The village of Omalo is situated in the historical area of Tusheti, in Kakheti region, Eastern Georgia. It belongs to Akhmeta municipality and is located in the community of Pirikita (Chagma), 90 km-s from the village of Omalo, 102 km-s from Akhmeta on the right shore of the river Pirikita Alazani and is the administrative center of Tusheti area. Omalo consists of three parts: Zemo (upper) Omalo (at an altitude of 2070 meters above sea level), Keselo fortress above it (2084m. above sea level) and Kveda (lower) Omalo (1898m. above sea level). The population of the old Omalo (founded in XVIII c.) was gathered around the Keselo fortress and later they gradually moved downwards to the today’s plain of Omalo. According to the stories told by people the population of the village would find a shelter in the Kesselo and fight from there with the intruders, like Shamil and Lekis. Located between the ranges of the Greater Caucasus Mountains and Pirikita, the village is cut off from the rest of Georgia because of poor state of roads during the six months.
Omalo is within Tusheti Protected Landscape and is subordinated to the Ministry of Natural Resourses and Environmental Protection. In compliance with November 7, 2006, N 665 order of the President of Georgia, the Old Omalo has been included in the list of material cultural monuments of national importance. We have 11 monuments of cultural heritage in the village.
The Upper Omalo has a clearly outlined structure. The village is planned around the central square in the middle of the settlement. Due to the surrounding mountains the village cannot be seen from any side and it creates a nice sense of coziness. This kind of layout is characteristic of Upper Omalo. The most developed part of the village to the north is complete with Keselo that is dominating the place. Keselo fortress is built on the steepy slope and comprises the whole complex of towers and fortified houses. One can access Keselo by means of narrow paths and passages between fenced territories. The principal building –hall church is situated to the west of the square.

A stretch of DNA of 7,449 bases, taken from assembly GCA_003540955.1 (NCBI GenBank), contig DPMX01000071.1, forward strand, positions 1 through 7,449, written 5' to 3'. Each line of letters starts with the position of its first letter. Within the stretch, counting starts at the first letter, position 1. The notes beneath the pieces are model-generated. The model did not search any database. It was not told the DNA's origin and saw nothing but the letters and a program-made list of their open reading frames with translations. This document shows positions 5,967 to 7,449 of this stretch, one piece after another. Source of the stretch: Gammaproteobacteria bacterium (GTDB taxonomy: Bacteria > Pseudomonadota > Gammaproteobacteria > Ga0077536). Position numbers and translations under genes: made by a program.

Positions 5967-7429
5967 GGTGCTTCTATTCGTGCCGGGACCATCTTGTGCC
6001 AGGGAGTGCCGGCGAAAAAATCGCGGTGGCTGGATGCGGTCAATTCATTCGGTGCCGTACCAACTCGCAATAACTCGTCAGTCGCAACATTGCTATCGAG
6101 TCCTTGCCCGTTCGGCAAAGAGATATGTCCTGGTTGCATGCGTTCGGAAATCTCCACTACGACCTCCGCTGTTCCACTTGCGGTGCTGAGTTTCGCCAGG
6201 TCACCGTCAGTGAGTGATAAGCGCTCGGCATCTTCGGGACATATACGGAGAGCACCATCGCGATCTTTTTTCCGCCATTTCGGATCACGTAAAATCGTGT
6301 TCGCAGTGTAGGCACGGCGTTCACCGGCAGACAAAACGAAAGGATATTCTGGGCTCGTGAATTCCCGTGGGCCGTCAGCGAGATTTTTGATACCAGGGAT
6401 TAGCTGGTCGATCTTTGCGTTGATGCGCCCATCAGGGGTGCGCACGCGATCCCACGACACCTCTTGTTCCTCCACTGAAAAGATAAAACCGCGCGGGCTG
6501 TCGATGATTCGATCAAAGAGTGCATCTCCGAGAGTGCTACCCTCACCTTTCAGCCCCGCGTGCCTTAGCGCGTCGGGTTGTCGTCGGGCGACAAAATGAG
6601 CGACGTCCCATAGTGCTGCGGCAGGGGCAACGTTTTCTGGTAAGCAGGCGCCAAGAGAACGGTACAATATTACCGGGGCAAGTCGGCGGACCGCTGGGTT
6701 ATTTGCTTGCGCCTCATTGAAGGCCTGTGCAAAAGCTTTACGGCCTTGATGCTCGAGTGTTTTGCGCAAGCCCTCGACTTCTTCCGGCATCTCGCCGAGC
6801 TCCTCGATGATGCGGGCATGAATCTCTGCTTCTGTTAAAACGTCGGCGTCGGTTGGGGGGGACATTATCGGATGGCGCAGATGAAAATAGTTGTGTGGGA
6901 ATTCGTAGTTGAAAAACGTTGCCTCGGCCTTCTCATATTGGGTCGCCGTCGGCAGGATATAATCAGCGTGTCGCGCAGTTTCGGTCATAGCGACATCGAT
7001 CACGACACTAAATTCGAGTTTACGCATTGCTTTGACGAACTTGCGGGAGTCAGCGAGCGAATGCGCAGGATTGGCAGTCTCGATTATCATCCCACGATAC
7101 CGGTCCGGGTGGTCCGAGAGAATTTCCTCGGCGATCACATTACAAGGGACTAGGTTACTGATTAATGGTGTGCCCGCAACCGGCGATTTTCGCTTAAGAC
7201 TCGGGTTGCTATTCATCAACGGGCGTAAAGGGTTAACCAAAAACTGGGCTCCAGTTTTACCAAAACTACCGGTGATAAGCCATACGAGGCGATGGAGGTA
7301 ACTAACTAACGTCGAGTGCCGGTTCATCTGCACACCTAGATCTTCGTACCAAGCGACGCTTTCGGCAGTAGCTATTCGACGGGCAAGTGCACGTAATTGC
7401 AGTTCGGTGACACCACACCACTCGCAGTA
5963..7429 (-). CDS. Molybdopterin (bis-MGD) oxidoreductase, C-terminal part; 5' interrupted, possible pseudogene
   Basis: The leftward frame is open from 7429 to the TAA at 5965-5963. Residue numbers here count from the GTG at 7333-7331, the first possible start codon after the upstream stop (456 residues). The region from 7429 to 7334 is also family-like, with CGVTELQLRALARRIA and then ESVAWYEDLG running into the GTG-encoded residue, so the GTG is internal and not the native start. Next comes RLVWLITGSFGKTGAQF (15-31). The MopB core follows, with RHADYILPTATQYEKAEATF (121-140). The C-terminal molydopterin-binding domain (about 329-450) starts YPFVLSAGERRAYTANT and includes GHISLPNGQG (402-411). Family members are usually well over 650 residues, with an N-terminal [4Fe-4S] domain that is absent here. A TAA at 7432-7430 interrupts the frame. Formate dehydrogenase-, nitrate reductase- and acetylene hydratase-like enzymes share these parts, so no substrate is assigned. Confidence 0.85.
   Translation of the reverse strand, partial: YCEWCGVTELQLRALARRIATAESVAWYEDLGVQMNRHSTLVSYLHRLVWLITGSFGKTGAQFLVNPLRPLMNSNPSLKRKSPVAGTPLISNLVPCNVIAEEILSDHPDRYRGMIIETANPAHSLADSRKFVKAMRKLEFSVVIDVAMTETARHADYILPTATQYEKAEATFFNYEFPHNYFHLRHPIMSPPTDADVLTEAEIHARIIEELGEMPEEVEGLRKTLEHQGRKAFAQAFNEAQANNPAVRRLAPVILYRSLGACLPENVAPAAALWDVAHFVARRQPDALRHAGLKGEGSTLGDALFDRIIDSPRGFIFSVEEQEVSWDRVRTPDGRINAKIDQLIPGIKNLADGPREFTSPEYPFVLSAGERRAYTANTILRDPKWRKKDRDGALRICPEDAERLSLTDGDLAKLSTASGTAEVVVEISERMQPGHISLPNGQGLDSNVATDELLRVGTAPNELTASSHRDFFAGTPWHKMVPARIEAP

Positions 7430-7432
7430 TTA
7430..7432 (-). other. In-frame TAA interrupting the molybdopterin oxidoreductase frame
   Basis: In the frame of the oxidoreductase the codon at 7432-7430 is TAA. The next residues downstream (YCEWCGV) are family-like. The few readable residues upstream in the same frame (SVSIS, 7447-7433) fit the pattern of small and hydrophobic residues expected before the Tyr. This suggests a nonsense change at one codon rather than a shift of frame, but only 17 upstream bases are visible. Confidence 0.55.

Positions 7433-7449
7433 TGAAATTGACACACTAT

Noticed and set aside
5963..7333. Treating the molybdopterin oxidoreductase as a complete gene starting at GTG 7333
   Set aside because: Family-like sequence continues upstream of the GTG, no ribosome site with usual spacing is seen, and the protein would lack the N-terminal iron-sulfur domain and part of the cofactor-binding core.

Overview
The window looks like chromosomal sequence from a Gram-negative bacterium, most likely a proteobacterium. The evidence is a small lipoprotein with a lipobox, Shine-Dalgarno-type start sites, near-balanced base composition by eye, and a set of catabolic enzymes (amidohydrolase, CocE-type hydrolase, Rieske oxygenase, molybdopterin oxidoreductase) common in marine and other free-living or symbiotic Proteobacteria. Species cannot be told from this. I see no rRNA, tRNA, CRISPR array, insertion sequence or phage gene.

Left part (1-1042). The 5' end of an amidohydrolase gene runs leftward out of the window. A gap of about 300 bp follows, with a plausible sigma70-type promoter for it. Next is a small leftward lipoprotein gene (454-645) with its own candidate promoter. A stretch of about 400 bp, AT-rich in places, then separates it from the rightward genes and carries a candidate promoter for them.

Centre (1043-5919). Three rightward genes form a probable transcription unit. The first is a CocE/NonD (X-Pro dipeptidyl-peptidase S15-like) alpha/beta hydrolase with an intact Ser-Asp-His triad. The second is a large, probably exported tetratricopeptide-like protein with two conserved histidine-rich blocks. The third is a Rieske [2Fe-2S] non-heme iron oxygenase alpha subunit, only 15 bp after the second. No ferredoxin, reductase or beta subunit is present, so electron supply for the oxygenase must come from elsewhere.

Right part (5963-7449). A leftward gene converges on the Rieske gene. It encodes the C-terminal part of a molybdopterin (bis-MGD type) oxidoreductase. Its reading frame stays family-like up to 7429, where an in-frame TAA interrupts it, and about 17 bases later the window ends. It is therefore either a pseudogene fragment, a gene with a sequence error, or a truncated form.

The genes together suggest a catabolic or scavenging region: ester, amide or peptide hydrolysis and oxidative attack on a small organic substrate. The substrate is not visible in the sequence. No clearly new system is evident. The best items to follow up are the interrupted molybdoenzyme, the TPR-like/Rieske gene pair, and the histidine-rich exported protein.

It is noteworthy to mention the archeological material found in Omalo during the excavations. It gives the evidence for three archeological monuments and sites: remains of the village to the south; so-called Hill of Burnt Castle and a shrine nearby called “samnateo” ( place of bell-ringer) and the third is the graveyard to the east.
Lower Omalo is comparatively more recent settlement which developed as the center of Tusheti during the Soviet era. This was the reason why the village changed its image more than others. Here we have a fusion of houses of different styles and periods. However, in some homes one can still notice the traces of original dwelling places suggesting that Boslebi (cow-sheds), the winter residences must have been here.
In terms of social infrastructure, there is the Visitors’ Center of the protected Territories and a school in Omalo.
The place is not equipped with electricity or gas. The population mainly uses solar energy.
The holiday “Tushetoba” (Day of Tusheti) is associated with the eldest profession of Tusheti, that of sheep farming and has been celebrated in Omalo since the 70-ies of the past century annually in July or August. The Kesselo fortress houses also the ethnographical museum.